Page 223 - British Inquiry into Loss of RMS Titanic Day 14 - 18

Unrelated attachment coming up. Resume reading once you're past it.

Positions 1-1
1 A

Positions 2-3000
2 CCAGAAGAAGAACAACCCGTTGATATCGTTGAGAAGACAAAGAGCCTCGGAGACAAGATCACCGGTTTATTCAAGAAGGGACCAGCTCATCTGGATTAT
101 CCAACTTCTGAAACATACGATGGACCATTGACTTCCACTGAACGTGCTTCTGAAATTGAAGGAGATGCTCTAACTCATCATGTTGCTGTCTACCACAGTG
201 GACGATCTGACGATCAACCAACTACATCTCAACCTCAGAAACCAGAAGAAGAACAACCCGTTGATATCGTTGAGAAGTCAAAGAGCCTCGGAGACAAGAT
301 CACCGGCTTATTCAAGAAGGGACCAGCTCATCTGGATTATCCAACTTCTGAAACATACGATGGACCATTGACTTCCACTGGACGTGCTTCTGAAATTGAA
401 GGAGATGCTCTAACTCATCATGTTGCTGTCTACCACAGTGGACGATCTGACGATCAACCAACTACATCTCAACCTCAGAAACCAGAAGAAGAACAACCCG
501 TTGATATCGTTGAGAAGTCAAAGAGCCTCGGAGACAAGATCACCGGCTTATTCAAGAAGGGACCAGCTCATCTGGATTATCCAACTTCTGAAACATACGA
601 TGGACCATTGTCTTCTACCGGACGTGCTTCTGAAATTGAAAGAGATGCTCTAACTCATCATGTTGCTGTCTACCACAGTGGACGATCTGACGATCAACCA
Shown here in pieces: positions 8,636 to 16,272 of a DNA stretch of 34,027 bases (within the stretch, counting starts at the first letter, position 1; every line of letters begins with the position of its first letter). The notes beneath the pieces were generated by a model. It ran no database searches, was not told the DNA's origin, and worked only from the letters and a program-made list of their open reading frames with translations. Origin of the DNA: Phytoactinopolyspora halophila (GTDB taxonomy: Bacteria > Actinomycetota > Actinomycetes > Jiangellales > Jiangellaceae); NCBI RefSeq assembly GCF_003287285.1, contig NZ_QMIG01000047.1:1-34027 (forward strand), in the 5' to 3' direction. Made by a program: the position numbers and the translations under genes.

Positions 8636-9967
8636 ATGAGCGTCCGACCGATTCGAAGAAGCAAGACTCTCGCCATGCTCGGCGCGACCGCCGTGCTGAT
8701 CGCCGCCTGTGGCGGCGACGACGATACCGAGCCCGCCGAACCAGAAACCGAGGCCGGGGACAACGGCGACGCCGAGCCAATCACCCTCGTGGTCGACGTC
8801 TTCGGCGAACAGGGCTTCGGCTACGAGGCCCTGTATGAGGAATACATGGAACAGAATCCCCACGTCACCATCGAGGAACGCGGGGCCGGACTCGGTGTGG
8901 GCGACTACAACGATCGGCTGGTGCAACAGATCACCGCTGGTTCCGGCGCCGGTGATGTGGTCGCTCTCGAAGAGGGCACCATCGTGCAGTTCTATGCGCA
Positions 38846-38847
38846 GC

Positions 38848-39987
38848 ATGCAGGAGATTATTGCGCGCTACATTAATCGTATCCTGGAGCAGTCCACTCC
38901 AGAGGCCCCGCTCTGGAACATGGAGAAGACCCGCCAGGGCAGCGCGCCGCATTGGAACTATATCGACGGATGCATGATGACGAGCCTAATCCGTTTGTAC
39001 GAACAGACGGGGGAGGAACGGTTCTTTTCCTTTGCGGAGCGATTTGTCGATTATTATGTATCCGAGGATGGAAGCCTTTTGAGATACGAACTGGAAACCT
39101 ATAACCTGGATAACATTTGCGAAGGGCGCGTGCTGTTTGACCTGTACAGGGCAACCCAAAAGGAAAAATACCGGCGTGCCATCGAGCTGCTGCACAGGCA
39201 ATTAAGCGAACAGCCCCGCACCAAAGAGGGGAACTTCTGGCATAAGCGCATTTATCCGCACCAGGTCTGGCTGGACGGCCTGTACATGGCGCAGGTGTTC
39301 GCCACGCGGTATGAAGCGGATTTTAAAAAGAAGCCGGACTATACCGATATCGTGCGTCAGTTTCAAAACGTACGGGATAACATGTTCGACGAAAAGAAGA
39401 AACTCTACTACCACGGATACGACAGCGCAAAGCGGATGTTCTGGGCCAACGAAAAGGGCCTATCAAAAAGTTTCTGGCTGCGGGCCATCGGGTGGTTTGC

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19479. And would I be right in saying that you found it necessary to do so owing to the increasing demand for luxury in ocean travelling? - That is true. 19480. Now, with your experience, which is a very extensive shipping experience, and also in the light of this recent calamity, do you not think now that some of this space which is devoted to millionaires’ suites and extra deck promenades could not possibly be better utilised for the purpose of ensuring the safety of all the passengers? - If there was anything we could do to ensure the safety of the passengers the question of millionaires suites would disappear in a moment. 19481. Do not you think, with regard to the boat deck, the extra space devoted to promenade decks, especially on the boat deck and the A deck, that if the recommendation of my Lord should take the form of a provision for additional boats, emergency boats I mean, lifeboats and collapsible boats, you have no hesitation in saying that that space will be placed at their disposal? - I do not say that space. We will find space on deck for the boats which my Lord recommends us to carry. 19482. Do you think that the provision of such an extra number of boats as would cope with the requirements of all the passengers that would be carried on such a ship as the “Titanic” - that the provision of those boats so high up would in any way endanger the safety of the ship? - You are supposing something which I objected to from the first. 19483. (The Commissioner.) I did not quite catch that answer. Will you repeat it? - I contend my Lord, that it is unwise to do, in the first place, what this gentleman is asking me to express an opinion about. The Commissioner: That I understand. But I understood his question to be whether, if you were to put the boats suggested - I do not know how many that is, double the number than at present are there - the question is if you were to double the number of boats would it imperil the safety of the ship? I do not know whether it means would it interfere with the working of the ship. Mr. Harbinson: It would make her top-heavy, my Lord. The Witness: 60 boats would be required, and I say to put 60 boats on the “Titanic” would be ridiculous in the first place, if it is possible, and I do not think it is possible. 19484. (The Commissioner.) Would it make the vessel top-heavy? - It would certainly make her tender. As to whether it would make her dangerously tender or not would be a matter for the builders. 19485. (Mr. Harbinson.) Am I right in assuming that that opinion is based on the theory of the unsinkability of the ship, that your opinion is that such a number of boats would not be necessary? - Not only on that account, but I have told the Court that to put so many boats as that on the boat deck would make the boat deck so congested that it would leave very little space for those who wish to use the boat deck. 19486. You do not, I understand, suggest to the Court that to carry that number of boats, stowed away elsewhere, would be ridiculous? - I do not suggest that such a number of boats would be carried under any circumstances. 19487. I suggest to you that, in the interest of public safety, there should be boat accommodation for every passenger and for every member of the crew? - In the same interest my answer is that it is not necessary and it is not wise. The Commissioner: You know you can imagine a case of a different kind. People when they are ill require doctors - whether they get any advantage from them I am not sure, but they require them. If there were an epidemic of cholera on the ship would you suggest that sufficient doctors ought to be always carried to attend to all the people suffering from the epidemic. Mr. Harbinson: No, my Lord, because my suggestion there would be that, provided time allowed, one doctor would be adequate to attend to all. The Commissioner: I am assuming an epidemic to which one doctor, or two doctors or half-a-
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